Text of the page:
Last weekend I travelled interstate to attend a family memorial service for my uncle by marriage, who passed away at the age of 91.
We were not close, but the service itself was a sad occasion as he was much loved by his family and community. I also found it interesting as he was an active member of a Jehovah's Witness congregation and brought up his family in that faith. I won't mention religion any further, apart from finding the service interesting and the family support from the congregation impressive.
My reason for mentioning it here is that instead of a service I could have been attending a convention for sufferers of obesity and diabetes. The venerable gentleman himself was slim and non-diabetic, as is his widow, but all of his children are either diabetic or pre-diabetic and the signs in the grand-children and great-grandchildren are already there with cases of GD in the grandchildren and obesity in some of the great-grand-children. His widow, like my mother her sister, is non-diabetic but both seem to have passed on the genes. Don't let anybody tell you this is not a genetic condition.
I had promised my wife that I would not mention diabetes or my book during the gathering. I tried; I really tried.
But I failed. When my cousin's daughter brought the subject up over coffee between the service and the wake I mentioned my book and she asked for a copy for him. Later, he brought up the subject first, mentioning five daily injections and many failed weight loss attempts in between requests for his wife (also diabetic and also large) to get more delicacies from the table groaning under the weight of cakes and cookies supplied by the congregation. I can't recall ever before seeing as much carbohydrates in one place as I saw at the wake. First the two large tables were full of sandwiches, lasagne and pasta in various forms and after that was cleared they were filled with cakes. There was also one small plate of salad, which I commandeered. He mentioned that he weighs 160Kg (350lbs). Several of his children and grandchildren will catch up with him eventually if they do not change something.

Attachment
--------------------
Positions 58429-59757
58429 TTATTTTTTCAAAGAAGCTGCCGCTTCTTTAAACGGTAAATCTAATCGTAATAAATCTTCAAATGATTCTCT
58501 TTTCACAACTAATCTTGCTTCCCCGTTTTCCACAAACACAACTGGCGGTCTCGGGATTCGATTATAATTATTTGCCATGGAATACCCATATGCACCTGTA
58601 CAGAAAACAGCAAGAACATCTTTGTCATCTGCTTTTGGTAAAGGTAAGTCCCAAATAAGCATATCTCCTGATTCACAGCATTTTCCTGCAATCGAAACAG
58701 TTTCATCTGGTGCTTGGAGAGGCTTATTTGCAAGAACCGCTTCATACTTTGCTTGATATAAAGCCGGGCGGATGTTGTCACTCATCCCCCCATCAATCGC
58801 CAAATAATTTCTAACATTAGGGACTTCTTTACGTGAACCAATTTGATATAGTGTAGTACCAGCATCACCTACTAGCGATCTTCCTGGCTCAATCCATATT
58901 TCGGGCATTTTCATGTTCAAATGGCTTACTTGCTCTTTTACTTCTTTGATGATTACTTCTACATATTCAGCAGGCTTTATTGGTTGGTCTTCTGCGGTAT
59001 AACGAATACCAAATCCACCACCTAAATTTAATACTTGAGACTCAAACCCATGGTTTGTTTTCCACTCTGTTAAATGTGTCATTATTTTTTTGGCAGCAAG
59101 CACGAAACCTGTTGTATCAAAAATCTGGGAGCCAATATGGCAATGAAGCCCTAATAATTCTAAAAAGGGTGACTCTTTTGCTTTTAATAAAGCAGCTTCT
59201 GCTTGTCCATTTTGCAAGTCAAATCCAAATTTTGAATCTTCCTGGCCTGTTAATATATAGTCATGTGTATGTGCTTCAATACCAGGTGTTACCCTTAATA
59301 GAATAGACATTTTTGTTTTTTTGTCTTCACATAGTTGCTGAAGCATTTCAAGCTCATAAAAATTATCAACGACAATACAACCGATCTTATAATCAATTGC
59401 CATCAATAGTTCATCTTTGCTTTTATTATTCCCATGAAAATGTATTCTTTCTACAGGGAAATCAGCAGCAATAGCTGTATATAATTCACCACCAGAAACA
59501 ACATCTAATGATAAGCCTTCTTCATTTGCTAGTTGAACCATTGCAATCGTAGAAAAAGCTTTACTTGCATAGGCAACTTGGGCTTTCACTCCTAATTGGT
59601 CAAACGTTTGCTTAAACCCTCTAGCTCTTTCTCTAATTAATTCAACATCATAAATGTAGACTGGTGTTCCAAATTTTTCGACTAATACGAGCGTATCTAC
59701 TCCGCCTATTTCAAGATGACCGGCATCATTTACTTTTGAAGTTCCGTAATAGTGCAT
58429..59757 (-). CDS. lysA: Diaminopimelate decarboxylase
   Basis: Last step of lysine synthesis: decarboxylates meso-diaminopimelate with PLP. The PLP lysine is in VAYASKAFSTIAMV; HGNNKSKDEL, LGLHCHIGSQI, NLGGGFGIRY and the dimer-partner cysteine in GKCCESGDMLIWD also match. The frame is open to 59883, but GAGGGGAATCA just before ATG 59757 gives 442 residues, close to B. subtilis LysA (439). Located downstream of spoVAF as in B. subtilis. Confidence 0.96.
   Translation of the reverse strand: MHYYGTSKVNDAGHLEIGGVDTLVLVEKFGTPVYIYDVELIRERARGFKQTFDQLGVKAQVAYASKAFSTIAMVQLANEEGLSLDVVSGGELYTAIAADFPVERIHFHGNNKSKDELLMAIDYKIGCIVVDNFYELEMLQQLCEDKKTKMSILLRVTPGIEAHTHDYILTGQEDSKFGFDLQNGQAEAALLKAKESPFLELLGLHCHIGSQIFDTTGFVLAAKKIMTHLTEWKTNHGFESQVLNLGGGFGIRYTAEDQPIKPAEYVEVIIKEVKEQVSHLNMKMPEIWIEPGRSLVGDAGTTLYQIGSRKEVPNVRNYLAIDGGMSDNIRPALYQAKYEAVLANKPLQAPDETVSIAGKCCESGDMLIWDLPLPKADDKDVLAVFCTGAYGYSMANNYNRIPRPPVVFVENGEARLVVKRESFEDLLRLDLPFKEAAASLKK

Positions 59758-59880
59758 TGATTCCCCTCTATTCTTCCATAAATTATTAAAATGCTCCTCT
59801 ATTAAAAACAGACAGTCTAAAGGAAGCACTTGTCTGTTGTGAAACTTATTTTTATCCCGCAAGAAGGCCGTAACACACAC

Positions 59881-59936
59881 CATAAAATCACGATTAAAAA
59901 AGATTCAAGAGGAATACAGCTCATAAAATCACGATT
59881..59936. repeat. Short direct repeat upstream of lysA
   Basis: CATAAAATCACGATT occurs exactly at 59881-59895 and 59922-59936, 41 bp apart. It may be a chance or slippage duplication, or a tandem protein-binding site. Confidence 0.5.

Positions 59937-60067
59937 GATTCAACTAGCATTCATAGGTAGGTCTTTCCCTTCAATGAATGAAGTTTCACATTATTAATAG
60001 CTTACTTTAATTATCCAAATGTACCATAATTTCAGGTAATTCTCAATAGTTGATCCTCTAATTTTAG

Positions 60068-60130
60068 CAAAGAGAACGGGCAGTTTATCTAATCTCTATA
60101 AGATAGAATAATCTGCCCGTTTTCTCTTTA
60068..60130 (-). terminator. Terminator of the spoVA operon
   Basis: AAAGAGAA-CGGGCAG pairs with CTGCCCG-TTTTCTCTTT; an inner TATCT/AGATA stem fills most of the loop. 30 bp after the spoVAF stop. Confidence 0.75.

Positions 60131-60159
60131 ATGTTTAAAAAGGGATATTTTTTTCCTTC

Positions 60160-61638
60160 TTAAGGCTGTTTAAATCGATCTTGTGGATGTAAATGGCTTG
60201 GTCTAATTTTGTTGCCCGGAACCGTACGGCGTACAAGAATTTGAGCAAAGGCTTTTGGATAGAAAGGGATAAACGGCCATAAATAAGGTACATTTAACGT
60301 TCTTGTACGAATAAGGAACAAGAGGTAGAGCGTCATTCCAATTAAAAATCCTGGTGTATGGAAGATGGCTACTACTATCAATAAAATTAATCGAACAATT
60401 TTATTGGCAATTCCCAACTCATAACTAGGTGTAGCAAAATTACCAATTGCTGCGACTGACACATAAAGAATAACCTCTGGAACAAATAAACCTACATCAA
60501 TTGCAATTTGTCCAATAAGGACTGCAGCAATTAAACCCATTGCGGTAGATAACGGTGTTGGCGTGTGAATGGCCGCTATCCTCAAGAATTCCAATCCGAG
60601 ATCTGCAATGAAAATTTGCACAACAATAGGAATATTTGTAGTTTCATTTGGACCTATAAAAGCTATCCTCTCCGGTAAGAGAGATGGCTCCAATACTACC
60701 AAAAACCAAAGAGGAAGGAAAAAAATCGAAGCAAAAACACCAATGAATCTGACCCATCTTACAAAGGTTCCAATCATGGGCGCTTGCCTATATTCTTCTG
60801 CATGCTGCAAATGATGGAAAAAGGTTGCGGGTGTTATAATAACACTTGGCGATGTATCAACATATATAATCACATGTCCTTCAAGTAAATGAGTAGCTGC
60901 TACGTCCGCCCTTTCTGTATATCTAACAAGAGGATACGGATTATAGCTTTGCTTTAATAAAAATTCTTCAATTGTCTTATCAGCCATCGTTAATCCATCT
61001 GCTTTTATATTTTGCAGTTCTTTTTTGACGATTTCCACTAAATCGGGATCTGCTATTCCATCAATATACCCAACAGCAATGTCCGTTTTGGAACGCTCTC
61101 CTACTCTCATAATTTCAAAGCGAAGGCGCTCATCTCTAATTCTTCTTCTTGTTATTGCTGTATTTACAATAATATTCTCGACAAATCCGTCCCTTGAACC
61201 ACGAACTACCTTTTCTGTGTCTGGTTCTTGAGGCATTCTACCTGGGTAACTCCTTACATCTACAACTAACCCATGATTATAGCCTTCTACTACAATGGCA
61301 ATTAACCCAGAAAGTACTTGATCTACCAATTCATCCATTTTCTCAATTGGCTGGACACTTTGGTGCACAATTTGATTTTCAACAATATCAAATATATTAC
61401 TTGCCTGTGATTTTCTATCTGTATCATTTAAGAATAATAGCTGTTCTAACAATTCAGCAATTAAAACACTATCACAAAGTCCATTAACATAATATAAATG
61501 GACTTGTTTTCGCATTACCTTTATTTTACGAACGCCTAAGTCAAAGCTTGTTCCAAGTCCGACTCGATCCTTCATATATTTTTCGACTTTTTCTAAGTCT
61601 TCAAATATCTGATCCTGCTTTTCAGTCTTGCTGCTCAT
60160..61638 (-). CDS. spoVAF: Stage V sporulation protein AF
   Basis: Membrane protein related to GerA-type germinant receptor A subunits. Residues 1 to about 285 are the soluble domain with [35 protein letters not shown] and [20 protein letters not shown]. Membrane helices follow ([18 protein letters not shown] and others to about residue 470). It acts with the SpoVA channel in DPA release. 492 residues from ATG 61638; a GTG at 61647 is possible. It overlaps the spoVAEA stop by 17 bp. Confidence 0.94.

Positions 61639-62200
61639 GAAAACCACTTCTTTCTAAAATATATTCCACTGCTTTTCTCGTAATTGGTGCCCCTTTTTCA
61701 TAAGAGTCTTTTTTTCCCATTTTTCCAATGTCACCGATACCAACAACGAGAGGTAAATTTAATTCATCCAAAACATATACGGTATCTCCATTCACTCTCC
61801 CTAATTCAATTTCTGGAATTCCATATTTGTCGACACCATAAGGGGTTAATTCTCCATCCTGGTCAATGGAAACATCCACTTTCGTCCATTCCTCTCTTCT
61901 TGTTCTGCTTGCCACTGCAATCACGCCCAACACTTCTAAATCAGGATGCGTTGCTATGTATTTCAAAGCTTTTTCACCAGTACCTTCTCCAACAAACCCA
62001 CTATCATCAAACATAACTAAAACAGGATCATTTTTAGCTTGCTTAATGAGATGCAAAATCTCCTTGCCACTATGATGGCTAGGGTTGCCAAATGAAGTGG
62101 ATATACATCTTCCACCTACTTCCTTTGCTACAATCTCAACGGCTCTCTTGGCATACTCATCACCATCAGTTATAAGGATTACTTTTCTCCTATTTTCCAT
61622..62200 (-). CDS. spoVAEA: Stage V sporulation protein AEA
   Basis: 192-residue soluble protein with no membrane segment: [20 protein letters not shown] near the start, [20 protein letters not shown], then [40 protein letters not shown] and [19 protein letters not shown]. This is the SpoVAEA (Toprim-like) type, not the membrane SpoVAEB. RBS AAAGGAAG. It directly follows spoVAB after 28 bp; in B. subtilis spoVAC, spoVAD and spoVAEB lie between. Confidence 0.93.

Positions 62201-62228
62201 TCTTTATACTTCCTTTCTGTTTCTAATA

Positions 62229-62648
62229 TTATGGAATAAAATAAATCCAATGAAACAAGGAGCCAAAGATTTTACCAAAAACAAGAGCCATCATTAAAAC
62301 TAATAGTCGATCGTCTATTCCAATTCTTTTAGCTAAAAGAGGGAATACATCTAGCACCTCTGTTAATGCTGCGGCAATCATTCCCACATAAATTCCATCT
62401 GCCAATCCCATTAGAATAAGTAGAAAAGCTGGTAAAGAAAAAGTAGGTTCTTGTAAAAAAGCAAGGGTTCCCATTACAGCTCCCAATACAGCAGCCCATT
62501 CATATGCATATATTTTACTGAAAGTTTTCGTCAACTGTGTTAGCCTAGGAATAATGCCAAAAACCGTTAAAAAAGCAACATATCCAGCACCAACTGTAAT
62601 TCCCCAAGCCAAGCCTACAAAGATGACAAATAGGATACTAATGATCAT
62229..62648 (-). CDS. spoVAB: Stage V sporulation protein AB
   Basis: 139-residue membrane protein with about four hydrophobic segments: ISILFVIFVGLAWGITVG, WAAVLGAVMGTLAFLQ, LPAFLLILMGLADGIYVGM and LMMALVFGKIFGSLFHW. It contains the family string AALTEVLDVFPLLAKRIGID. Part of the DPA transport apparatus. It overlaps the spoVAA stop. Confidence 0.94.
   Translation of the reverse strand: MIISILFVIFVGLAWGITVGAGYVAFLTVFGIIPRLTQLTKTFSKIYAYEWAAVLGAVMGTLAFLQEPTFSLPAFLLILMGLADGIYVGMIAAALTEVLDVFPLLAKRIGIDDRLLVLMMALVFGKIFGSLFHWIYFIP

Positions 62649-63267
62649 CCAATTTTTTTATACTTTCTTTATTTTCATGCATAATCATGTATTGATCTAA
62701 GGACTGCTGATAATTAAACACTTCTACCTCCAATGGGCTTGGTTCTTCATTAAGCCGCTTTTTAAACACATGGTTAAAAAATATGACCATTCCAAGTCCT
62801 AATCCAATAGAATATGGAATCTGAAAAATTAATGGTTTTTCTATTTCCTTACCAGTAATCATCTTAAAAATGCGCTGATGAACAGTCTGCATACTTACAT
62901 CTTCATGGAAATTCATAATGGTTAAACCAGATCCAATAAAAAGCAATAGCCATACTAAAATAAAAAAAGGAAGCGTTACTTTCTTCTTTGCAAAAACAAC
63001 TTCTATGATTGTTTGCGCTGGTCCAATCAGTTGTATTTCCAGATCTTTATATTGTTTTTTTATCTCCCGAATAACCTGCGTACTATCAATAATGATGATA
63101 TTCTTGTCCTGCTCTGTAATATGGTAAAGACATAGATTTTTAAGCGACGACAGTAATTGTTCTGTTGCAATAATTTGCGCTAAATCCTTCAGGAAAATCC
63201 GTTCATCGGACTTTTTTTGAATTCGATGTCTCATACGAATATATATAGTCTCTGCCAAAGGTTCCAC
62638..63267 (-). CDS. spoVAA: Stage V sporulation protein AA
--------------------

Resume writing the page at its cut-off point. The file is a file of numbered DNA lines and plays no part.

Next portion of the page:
It became clear that he and all the others with diabetes have been advised to follow the "healthy whole, grains low fat" way of eating. He has to eat to match his set insulin doses, or he risks lows. Not surprisingly his weight keeps going up rather than down. You've heard it all before. So, after I gave him the book as a gift, the guy who promised his wife that he wouldn't mention diabetes spent most of the next three hours giving an impromptu presentation on test, review, adjust with a long Q and A session. Every time I tried to change the subject, someone would ask another question. Well, that's my excuse anyway.
They may not invite me back for the next funeral, but I hope that I may have dropped a few seeds to possibly delay at least one or two of those occasions.